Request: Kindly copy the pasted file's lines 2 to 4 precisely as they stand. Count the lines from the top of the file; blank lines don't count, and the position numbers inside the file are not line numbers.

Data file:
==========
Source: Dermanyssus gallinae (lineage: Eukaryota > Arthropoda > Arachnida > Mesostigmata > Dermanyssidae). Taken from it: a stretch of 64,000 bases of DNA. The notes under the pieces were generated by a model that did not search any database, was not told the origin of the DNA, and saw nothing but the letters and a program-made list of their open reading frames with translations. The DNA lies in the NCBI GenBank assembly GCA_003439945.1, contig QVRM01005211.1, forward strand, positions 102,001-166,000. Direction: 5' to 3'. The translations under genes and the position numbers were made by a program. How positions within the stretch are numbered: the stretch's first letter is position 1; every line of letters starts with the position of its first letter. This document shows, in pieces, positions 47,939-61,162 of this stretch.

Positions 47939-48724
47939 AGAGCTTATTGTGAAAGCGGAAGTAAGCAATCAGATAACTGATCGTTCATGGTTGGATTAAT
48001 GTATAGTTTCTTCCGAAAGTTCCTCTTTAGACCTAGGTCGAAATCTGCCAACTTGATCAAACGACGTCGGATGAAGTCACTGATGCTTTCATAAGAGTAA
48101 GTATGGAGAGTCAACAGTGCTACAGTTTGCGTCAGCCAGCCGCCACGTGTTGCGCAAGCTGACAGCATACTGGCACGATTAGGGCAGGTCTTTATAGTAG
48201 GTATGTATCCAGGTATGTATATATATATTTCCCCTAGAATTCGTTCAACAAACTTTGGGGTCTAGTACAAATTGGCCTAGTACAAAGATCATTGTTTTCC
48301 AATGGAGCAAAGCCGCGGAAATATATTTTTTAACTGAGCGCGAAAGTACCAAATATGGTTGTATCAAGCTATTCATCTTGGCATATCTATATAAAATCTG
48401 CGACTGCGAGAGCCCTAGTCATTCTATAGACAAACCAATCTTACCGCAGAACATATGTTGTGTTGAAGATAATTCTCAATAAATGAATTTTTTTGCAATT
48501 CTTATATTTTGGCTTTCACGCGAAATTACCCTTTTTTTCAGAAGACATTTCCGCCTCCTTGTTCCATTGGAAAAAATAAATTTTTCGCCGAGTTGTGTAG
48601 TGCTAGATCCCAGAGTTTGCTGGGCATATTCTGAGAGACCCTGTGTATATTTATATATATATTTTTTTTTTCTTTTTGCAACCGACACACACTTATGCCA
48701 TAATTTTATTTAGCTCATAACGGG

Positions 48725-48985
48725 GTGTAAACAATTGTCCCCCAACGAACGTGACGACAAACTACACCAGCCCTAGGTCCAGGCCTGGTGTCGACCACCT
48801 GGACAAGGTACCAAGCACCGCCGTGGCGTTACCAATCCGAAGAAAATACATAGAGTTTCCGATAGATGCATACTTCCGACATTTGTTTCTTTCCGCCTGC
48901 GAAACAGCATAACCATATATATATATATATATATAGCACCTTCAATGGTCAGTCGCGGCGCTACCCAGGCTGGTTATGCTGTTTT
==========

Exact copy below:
Positions 47939-48724
47939 AGAGCTTATTGTGAAAGCGGAAGTAAGCAATCAGATAACTGATCGTTCATGGTTGGATTAAT
48001 GTATAGTTTCTTCCGAAAGTTCCTCTTTAGACCTAGGTCGAAATCTGCCAACTTGATCAAACGACGTCGGATGAAGTCACTGATGCTTTCATAAGAGTAA